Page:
A lengthy instrumental passage features some jazzy lead guitar and keyboard dueling.

“Highway To Paradise” heads in the heavier direction.  The trace of organ highlighting the song prove refreshing as does the bottom heavy groove that goes along with it- all the while a pronounced rhythm guitar adds to the decisive scene.  Another lead guitar and keyboard contest takes “Highway To Paradise” through its instrumental moments.  Lyrically, this one deals with the passing of a loved one:

In my heart I feel so sad
I wanted to meet you one more time
To speak and smile
With you again

For list time my friend
You surprised the world around you
The pain never shows
Only you know the reason

Now you are walking on
The highway to paradise
You will arrive welcomed
In the skyland deserved

“A New Way” starts slow and driving to eerie keyboards and down tuned guitars.  The caustic proclivity abruptly transitions to an acoustic guitar just prior to the song reaching the stillness of its first verse.  When impetus picks back up, it is for an authoritative chorus backed by organ and more of the bands angst laden momentum.  The changes in time and tempo really stand out on this one, as do the hope filled lyrics:

I will be free from the chains of evil
Bring to people around me
The word despised
Will not be an easy life

But I must do it
For the will of God
The snake will oppose me
With prayer I win

“World Confusion” rollicks forward from the start, driven through its verses by quite the dominant guitar riff but also politely decelerating for a catchy chorus interwoven with keyboards and piano.  But it is instrumentally where “World Confusion” shines, as tempo changes are applied to more than one instrumental interlude allowing Logoluso to bestow his fluidly done lead work.  Lyrics warn against greed while reinforcing the need for love:

Money or power
There’s no difference
The grand (men) of the world
Want all for themselves

Stop your longing
To have at all costs
Everything here
But love every creature

“Skyland” brings a darker and weightier sound.  The song sports a near perfect mix of snarling guitars and airy keyboards, blending in some symphonic touches while featuring an expert Theocracy style chorus- very catchy but giving rise to an epic feel in the process.  Another jam influenced instrumental passage rounds out perhaps the finest track here.  “Skyland” is a synonym for heaven:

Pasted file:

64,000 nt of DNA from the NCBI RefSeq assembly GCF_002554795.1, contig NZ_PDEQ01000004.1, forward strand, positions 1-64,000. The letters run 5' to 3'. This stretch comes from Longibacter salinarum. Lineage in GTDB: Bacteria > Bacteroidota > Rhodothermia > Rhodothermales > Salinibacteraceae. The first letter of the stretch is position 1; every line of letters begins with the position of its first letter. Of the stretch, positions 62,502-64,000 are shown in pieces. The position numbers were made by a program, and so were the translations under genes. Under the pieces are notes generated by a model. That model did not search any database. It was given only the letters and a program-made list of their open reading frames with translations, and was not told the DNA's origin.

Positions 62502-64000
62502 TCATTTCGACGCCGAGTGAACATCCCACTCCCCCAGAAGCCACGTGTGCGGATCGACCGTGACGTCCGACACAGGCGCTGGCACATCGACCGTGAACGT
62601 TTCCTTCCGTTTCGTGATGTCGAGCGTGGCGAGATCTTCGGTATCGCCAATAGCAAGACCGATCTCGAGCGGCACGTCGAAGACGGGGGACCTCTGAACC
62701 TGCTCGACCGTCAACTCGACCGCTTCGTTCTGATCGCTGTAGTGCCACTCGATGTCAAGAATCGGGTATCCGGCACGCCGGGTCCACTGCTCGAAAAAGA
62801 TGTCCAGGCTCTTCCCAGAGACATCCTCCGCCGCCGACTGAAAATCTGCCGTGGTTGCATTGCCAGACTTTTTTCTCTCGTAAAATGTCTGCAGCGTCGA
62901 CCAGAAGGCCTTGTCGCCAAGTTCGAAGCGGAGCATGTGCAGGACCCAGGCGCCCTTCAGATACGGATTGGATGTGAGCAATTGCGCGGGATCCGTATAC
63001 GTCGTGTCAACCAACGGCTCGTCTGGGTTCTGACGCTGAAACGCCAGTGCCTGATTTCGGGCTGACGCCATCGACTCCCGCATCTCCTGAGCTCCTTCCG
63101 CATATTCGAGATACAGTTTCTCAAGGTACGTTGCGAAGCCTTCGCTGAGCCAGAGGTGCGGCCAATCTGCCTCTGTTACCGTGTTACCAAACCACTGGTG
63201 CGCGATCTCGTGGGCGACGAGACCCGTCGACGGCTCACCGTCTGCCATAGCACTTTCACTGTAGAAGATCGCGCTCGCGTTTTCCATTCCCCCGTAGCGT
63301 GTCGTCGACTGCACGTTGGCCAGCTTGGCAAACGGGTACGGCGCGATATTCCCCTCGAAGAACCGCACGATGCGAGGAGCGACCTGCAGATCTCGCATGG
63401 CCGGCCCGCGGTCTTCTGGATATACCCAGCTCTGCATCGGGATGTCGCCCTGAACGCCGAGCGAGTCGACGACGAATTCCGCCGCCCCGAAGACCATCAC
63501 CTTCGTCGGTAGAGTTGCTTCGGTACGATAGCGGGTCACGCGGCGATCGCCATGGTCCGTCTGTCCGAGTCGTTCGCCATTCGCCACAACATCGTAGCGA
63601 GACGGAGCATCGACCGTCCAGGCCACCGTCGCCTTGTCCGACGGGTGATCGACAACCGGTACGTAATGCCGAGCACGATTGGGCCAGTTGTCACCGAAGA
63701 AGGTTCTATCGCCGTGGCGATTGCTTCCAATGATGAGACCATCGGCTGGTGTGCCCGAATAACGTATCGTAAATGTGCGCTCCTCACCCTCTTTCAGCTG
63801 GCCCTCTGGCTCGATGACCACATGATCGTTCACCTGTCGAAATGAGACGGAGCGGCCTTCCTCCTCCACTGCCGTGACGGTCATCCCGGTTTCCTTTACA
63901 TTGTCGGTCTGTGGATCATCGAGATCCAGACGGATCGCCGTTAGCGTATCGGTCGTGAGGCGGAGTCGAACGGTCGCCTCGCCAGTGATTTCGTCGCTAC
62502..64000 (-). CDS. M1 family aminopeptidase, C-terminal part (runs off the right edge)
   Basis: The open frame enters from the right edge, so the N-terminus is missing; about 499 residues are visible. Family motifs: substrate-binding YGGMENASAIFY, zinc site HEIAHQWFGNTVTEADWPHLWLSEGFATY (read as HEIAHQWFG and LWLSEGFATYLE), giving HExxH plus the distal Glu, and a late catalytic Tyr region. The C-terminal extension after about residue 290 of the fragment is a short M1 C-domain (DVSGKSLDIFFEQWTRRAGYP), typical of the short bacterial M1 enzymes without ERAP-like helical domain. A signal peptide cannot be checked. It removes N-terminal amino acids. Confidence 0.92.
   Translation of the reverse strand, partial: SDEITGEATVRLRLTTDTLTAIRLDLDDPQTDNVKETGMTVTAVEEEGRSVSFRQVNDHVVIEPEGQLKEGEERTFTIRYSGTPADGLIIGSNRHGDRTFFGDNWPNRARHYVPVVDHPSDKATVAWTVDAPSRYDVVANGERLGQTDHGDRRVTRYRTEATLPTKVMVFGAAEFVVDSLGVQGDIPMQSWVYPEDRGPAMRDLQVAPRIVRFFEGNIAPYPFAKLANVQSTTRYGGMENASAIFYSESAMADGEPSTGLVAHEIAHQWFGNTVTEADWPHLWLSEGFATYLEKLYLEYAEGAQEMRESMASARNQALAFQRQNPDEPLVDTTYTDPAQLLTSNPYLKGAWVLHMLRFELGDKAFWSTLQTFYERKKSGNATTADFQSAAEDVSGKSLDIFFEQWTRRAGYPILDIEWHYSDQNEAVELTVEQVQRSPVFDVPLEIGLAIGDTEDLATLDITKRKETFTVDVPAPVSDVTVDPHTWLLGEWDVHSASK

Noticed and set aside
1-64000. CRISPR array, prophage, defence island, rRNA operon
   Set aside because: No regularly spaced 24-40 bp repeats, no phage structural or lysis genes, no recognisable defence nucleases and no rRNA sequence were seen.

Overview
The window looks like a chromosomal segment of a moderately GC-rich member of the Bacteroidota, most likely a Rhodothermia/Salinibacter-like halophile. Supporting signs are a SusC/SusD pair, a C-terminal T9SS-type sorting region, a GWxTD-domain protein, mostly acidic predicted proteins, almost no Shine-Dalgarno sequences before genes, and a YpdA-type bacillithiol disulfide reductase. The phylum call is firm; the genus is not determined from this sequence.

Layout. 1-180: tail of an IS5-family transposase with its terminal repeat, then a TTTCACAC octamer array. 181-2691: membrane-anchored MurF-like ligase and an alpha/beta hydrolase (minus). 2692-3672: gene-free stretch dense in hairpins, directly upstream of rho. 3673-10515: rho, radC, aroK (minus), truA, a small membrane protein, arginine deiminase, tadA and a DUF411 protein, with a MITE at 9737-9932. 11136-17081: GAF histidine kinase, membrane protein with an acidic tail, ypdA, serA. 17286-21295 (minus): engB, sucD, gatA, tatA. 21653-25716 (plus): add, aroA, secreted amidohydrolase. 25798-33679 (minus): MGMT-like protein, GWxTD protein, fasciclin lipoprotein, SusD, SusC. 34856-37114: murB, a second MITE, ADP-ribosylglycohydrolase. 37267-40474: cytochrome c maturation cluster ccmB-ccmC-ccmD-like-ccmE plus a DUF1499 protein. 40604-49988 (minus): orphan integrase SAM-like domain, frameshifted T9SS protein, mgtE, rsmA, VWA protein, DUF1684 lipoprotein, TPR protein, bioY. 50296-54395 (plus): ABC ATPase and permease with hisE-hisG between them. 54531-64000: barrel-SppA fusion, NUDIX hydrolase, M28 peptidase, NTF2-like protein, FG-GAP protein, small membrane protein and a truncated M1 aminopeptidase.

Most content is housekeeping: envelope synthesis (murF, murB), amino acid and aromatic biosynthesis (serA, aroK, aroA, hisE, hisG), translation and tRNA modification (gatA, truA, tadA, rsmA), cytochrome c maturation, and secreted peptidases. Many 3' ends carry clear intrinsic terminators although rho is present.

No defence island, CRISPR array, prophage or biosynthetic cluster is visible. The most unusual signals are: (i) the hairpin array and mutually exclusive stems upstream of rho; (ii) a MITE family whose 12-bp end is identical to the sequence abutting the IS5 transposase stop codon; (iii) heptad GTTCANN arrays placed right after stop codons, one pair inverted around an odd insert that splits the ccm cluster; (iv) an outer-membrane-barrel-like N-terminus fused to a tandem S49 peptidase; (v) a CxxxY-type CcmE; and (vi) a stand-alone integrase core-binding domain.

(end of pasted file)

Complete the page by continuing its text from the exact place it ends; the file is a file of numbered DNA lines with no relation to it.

Send me Your breath
You light my path
I wish to live
Only on Your way

In the Skyland where we’ll be
If God wants for us
The angels sing all day
And death never comes

“Real Mystery” is a dynamic twenty minute epic that breaks down into five parts. 

“The Son Of Man”, part one, opens its first minute and a half to a keyed up instrumental.  After tapering to atmospheric keyboards, the song moves through its weighty verses – with the guitar hammering in and out of the mix – before culminating for a melodically driven chorus.  “The Son Of Man” focuses on Christ:

To rise again
From the death of
The flesh and soul
To be free forever
From the sins

The second, “The World Speaks”, comes across in the form of a semi ballad.  The song starts slowly to piano and bluesy guitar only to gradually build momentum until a driving rhythm guitar adds to the bombastic scene.  “The World Speaks” deals with the struggles of the flesh:

I lost freedom of my soul
Money and power are now my faith
No space (time) for prayer…

“Incoming Time”, a swiftly moving instrumental with a jazz-fusion feel, gives way to “Three Days Of Darkness”.  A bottom heavy rocker, this one proves a raucous piece with its hard hitting chorus and every bit as formidable milieu.  “Incoming Time” builds upon the same theme:

The signs of the end of times
They are in front of me now

I’m not able to free
Myself from the weight of my egotism

Closing things out is “The New World”, a tranquil ballad carried by keyboards and acoustic guitar but with female vocals – very capably handed by Lili Rose – adding to the emotional scene.  Things culminate with the second coming:

The silence
Is falling from the sky
A brilliant white light
Has opened the clouds

Review by Andrew Rockwell

Track Listing: “A Thousand Year Kingdom” (6:33), “Highway To Paradise” (6:24), “A New Way” (6:44), “World Confusion” (6:00), “Skyland” (5:42), “Real Mystery” (19:44)

Musicians
Mark Pastorino – Lead Vocals
Dan Logoluso – Guitars
Alberto Sonzogni – Keyboards
Luca Prederi – Bass
Alex Galanti – Drums

Additional Musicians
Bryan Beller – Bass
Lili Rose – Lead Vocals

 

Reviews: A B C D E F G H I J K L M N O P Q R S T U V W X Y Z